Eleanor Bearwald

August 10, 1910October 3, 2020

Eleanor Bearwald August 10, 1910-October 3, 2020

Eleanor Bearwald, nee Stanley, formerly of Addison, IL, died on October 3, 2020 at the age of 110. Eleanor was born in Forest Park, IL and a long time resident of Addison, IL. She was preceded in death by her husband of 49 years, Erwin. She is survived by her son, Ronald (Nancy) Bearwald, Northbrook, IL, and five grandchildren; Dianne (Michael) Robison, Michael (Elizabeth) Bearwald, Kathrynn (Jordan) Levin, Kristen (Ryan) Foley, Carlyn (Joseph) Fontana, and great grandchildren Paisley, Jameson, and Aspen Fontana. Interment at Chapel Hill Gardens, Oakbrook Terrace, IL will be private. Interested parties may access the obituary, life story, and leave messages at the Chapel Hill Gardens website: or you can contact the funeral home at 630-941-5860.

Memorial donations may be directed to the Benevolent Care Fund, Covenant Living of Northbrook, IL. Tel. 224-412-8421.

Eleanor Stanley Bearwald was born on August 10, 1910 at her family’s home. She was the only daughter of Ladislav and Rose Stanley, who were both 21 and 19 respectively at the time of her birth. Her only brother, Clarence, would be born two years later. She was raised in a well-kept working class home located at 1031 Ferdinand Avenue in Forest Park, IL where she attended Eugene Field elementary school. She was baptized and confirmed at St. John’s Lutheran Church in Forest Park and would follow her Lutheran faith throughout life. Her future husband, Erwin Bearwald, attended the same church’s elementary school. Some years later they would marry at St. John’s.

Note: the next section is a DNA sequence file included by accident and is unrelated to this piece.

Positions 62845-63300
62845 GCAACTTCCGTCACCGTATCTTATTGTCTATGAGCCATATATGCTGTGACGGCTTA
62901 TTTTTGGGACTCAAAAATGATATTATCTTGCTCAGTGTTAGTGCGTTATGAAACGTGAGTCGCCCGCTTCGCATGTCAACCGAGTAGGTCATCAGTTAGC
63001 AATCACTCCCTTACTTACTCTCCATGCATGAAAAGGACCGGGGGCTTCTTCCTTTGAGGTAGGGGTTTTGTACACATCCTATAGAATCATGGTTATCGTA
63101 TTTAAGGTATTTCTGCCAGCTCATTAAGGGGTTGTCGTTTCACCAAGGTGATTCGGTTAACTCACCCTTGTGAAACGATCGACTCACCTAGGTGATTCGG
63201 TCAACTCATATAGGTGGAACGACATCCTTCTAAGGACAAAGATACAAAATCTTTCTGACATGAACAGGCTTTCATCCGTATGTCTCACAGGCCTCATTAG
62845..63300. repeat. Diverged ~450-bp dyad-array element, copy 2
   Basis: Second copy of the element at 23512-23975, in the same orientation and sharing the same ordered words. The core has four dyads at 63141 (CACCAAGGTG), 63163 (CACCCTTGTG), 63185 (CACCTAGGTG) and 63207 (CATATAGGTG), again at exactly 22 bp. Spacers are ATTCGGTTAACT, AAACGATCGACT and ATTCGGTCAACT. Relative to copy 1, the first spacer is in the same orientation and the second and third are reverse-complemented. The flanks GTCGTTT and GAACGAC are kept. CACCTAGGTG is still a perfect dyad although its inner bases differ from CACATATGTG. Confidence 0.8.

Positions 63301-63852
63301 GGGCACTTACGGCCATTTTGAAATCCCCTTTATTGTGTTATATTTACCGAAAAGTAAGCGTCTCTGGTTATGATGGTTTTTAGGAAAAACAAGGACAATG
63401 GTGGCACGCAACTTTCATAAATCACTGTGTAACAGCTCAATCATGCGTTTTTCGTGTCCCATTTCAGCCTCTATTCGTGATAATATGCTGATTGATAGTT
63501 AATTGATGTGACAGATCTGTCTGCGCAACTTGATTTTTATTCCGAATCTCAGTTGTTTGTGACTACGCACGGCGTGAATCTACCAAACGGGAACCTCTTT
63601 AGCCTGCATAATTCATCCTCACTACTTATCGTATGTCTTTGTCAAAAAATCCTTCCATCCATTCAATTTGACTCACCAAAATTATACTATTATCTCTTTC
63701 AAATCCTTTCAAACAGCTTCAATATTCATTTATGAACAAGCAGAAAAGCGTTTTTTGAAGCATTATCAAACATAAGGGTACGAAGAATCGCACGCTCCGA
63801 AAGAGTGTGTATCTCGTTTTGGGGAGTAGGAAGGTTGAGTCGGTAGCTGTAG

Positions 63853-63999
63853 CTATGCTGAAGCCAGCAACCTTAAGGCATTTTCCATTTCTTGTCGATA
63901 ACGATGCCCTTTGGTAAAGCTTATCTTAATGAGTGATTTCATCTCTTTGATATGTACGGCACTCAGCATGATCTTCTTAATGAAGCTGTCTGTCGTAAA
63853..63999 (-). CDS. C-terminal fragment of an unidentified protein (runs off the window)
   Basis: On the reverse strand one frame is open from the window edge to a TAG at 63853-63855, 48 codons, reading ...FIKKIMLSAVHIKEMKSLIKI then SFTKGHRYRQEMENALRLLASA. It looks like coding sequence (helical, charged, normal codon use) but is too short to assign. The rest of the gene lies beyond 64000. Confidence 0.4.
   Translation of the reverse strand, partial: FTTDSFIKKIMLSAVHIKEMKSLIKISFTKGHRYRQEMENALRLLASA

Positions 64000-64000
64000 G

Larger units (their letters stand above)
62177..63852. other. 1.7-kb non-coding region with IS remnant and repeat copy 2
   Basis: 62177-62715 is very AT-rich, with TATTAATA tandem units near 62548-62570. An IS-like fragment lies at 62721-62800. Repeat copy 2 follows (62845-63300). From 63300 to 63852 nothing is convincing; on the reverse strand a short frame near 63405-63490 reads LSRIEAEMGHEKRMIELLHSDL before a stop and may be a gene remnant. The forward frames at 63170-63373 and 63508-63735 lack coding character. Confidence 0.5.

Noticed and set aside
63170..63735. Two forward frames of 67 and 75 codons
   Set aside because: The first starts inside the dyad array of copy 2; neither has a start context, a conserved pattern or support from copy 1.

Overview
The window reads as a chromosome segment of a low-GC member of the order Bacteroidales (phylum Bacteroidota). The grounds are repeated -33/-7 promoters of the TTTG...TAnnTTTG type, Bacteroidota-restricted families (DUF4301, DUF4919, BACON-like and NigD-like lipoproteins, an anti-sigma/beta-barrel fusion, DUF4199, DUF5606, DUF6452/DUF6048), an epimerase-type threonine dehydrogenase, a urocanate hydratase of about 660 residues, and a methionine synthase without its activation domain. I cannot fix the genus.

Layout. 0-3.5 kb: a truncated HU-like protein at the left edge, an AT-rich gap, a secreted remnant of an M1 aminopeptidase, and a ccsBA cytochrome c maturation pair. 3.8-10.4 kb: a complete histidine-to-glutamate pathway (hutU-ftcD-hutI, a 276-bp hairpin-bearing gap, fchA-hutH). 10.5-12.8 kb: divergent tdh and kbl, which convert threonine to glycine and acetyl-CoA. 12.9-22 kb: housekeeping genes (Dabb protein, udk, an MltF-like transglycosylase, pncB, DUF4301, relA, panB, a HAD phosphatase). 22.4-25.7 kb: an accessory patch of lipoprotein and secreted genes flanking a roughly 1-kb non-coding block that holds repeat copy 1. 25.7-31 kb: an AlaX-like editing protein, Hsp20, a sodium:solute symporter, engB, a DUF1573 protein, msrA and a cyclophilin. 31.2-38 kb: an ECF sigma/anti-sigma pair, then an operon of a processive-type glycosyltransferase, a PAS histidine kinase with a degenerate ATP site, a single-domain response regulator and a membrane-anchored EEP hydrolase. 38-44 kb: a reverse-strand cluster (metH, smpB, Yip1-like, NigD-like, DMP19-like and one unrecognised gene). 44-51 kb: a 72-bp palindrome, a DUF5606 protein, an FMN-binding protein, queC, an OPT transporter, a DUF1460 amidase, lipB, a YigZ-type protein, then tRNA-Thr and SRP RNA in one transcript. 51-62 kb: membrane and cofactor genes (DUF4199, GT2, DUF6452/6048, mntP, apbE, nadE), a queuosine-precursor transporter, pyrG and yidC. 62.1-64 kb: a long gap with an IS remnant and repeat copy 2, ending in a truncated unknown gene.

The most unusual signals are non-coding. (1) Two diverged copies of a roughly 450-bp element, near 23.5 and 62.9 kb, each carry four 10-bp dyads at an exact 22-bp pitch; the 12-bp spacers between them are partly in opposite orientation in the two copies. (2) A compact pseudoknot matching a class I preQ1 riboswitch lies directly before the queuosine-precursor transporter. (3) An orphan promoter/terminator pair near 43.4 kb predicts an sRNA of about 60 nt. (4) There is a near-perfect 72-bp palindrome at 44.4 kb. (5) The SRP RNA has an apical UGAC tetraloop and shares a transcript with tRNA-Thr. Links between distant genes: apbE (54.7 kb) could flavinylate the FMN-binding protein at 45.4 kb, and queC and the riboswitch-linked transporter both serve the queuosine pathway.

While Eleanor grew up in the depression years in a working class family, she was never poor. It was during these years that she would learn the values that would ultimately make her life abundant and that she would pass on: keep it simple, make do with what you have, do for yourself before you ask others to do for you, pay as you go, live within your means, expect to work to get ahead, always put you family first.

Eleanor and Erwin met in 1929 when they were 19 years old. Because of the economic demands of the Great Depression years they were not married until 1935 when they were 25 years old. They would remain married for 49 years until Erwin passed away in January 1984.

In 1942, Eleanor and Erwin purchased their first home in Maywood, IL where they resided until 1956 when they moved to a new home in Addison, IL. While living in Addison they were among the charter members of the Addison Senior Citizens. They were members of St. Paul Lutheran Church. They were known to friends as El and Erv.

They loved to travel and did so at first by car whenever Erv had vacation time from his job at International Harvester. Their road trips took them to every capital city in the 48 continental United States. Eleanor never learned to drive. When asked why, her response was, “I never had to.” Erv would do all the driving, El would chart all the routes, make sure the thermos was filled with fresh coffee, provide snacks and roadside table picnics, and update her travel journal while Erv took a brief nap prior to the afternoon leg of the journey.

After their travels took them to Alaska, Mexico and the Canadian Provinces, it was time to fly to Hawaii. That would be followed by European travel to England, Scotland, Ireland, France, Belgium, Germany, Austria, Hungary, Czech Republic, Switzerland, Norway, Sweden, Denmark, and tiny Lichtenstein.